Maya — no meany

December 21, 2012

This was my first ‘In a Word’ column for The Montpelier Bridge, published several years ago.

We are walking down a jungle path, in the Yucatan, on our honeymoon, with Marcellino and the children from his village. He has just shown us a cave, the cueva that they show to visitors. Taken me into it, while Jo sat outside singing to the children. Feet first through a small black hole, into the dark with a broken piece of candle and an ember from a cookfire. The cave was small, one room with a sandy floor, an arched rock ceiling and a sliver of water against one wall. We have knelt down together and with cupped hands drunk the cold water, “mi pueblo,” he said slowly, knowing I spoke no Spanish, “prehispanica, agua.” My people, before the Spanish, water.”

He is Mayan, speaks it, and Spanish, and wants to learn some English words, so he can be a better guide to the next pair of wandering gringo honeymooners who stumble down this path. “Cave” he repeated, several times. “Stalagtite, stalagmite…” these were more difficult, hard to say, hard to distinguish, and since I could not remember which hung down and which stood up, the attempt at precision seemed pointless. In Mayan there is one word for both (I can’t recall it) and his cave had one of each, and one giant brown bat that flapped its wings like a gull as it guarded the entrance.

“Maya,” I say, as we walk along the footpath, “what does Maya mean?” “No meany,” he responds. No meany, I repeat it to myself, no meany…. “No meaning?” I ask, this time out loud. “Si,” he responds, but a little unsure, “no meany.” No meaning, possible, I think, unlikely though. I repeat it again, silently, and then, out loud,“Not many?” “Si, si,” he responds, this time emphatically, “not meany.” Not many. “Few?” I venture. “Si, si, few.” Few, few… my mind is flying now, associations rippling out in streams, in filaments searching for words to land on.“Chosen?” I ask. “Si, si,” Marcellino is as excited as I am now, “si, the chosen.” From “no meaning” to “the chosen ones” in the course of thirty seconds, a nice bit of semantic speed-skating.

My mind jumps to the Inca, another pre-hispanic empire, and to the word, “Inca.” I already knew what it “meant,”what its root was, ruler, king, emperor. “Incan Empire” is really a redundancy, the imperial empire, the kingly kingdom, like “Indus River” (Indus means “the river”) or “Milky Way galaxy”(the Greek root of galaxy means “milky path”).

I wondered if “Maya” had followed a similar wordway. Why would such a vast empire, with such a huge population, call itself “the few,” “the chosen few,” unless it is taking on the name of its ruling class, its elites? The “Maya elite,” another redundancy which casts a mindwire forward to my front step where I am listening to my brother wax poetic about his teachers, his spiritual mentors and guides, and how advanced and enlightened they are, how much above the common folk. “That sounds elitist,” I grumble, to which he counters, quickly, “Well, Dan, you do know what “elite” means don’t know?” “No, enlighten me.” “Elect, you know, chosen. Elite and elect are basically the same word.”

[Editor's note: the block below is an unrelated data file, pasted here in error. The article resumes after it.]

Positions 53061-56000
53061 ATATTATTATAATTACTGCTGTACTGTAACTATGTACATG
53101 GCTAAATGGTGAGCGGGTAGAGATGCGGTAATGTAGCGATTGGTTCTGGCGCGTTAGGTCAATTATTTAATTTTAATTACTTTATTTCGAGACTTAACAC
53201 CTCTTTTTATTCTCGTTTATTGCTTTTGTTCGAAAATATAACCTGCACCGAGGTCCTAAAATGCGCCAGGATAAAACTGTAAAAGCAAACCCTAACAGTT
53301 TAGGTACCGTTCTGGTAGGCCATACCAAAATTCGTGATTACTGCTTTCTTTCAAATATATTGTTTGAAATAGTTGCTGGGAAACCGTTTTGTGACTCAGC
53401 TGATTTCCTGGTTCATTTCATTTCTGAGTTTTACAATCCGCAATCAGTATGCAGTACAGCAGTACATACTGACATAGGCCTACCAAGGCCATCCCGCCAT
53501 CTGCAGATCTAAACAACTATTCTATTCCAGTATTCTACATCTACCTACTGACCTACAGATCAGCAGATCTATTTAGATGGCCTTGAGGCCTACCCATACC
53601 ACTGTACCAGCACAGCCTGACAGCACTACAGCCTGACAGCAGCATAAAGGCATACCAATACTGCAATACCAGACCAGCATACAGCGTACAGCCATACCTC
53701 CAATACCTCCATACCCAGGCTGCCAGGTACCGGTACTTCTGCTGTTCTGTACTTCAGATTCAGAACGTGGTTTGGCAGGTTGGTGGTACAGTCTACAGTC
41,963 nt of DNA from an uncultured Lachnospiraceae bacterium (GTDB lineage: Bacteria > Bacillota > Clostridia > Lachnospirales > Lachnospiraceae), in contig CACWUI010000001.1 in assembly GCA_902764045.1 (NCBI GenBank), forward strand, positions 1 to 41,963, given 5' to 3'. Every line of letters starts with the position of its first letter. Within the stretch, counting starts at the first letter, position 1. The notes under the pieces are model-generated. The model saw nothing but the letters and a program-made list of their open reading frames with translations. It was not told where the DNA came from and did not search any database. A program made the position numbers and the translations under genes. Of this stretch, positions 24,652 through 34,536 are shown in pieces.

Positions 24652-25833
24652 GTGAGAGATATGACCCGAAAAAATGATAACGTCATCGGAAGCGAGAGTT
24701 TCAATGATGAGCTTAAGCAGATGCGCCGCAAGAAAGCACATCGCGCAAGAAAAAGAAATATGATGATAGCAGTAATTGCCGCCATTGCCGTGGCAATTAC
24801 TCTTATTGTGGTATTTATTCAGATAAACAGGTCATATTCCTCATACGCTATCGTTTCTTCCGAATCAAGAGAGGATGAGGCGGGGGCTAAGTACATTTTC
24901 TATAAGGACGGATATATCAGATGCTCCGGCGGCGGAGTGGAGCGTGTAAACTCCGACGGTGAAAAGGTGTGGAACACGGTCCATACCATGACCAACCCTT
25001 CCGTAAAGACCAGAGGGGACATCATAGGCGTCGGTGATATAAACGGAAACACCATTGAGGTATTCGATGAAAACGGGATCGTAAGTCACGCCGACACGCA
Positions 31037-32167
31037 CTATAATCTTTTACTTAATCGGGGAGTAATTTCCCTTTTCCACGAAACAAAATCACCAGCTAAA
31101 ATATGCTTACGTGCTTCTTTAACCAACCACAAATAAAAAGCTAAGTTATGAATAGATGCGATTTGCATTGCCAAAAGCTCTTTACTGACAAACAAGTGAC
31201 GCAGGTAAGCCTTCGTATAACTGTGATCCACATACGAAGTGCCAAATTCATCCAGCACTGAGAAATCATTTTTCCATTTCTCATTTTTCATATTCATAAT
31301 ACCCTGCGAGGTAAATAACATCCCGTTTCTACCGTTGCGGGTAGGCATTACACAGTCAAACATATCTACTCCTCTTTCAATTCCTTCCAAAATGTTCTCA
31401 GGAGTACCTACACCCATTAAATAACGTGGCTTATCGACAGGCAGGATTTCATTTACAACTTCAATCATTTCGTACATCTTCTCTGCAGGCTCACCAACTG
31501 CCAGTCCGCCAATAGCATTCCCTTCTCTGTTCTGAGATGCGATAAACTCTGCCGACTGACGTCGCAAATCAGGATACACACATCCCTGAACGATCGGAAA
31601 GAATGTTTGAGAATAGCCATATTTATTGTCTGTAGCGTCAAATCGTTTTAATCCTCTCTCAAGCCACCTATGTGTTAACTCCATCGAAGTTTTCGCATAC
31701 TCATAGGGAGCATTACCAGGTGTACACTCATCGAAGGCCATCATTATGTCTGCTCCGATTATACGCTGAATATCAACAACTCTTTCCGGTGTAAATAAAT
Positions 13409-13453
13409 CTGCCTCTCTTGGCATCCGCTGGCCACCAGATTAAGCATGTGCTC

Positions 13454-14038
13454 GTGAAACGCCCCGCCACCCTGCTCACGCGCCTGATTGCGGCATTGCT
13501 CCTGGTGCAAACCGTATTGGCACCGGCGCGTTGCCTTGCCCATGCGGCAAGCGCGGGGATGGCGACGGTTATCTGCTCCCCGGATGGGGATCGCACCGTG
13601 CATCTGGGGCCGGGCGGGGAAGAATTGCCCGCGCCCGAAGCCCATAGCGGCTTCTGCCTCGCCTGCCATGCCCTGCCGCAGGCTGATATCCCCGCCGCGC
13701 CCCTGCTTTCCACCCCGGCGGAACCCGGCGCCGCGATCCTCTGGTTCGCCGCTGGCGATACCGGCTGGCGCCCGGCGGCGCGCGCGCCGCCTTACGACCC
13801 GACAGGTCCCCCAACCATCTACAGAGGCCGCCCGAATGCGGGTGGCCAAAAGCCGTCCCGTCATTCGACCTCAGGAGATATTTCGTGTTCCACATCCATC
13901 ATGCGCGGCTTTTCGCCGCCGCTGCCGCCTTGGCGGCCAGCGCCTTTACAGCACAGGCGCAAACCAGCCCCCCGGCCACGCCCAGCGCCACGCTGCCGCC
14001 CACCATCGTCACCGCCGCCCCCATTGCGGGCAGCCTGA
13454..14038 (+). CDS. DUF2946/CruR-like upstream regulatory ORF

So now I think of John Calvin with his “Elect,” those chosen from before time to live forever with God and the unhappy “Preterite” a kind of pre-past tense, pre-post, predoomed, outcast from the getgo. And I think of pick-up games, of getting picked, or not, of standing there while the captains choose kids on either side of you. And of the Marines, those “few” those “proud.”

I think of “election”, our upcoming, facing choices and a variety of dooms, and, by Jeezum, “the people,” you know, us’ns, get to choose, not God, not the elites. Democracy, “people-rule” the great heresy that is now orthodox, the gift of liberty that we are waging a war to force onto Iraq, the scandal of the age, Leviathan, the great unwashed, the idealists, and suckers. We, the people, get to choose from among the chosen ones, those prechosen by the party elites, and each one of them no doubt believing, as Marcellino does of his Maya, that the United States, is the chosen, the destined, most wonderfulest nation on earth.

Advertisements

A Welcome Arrival

July 14, 2009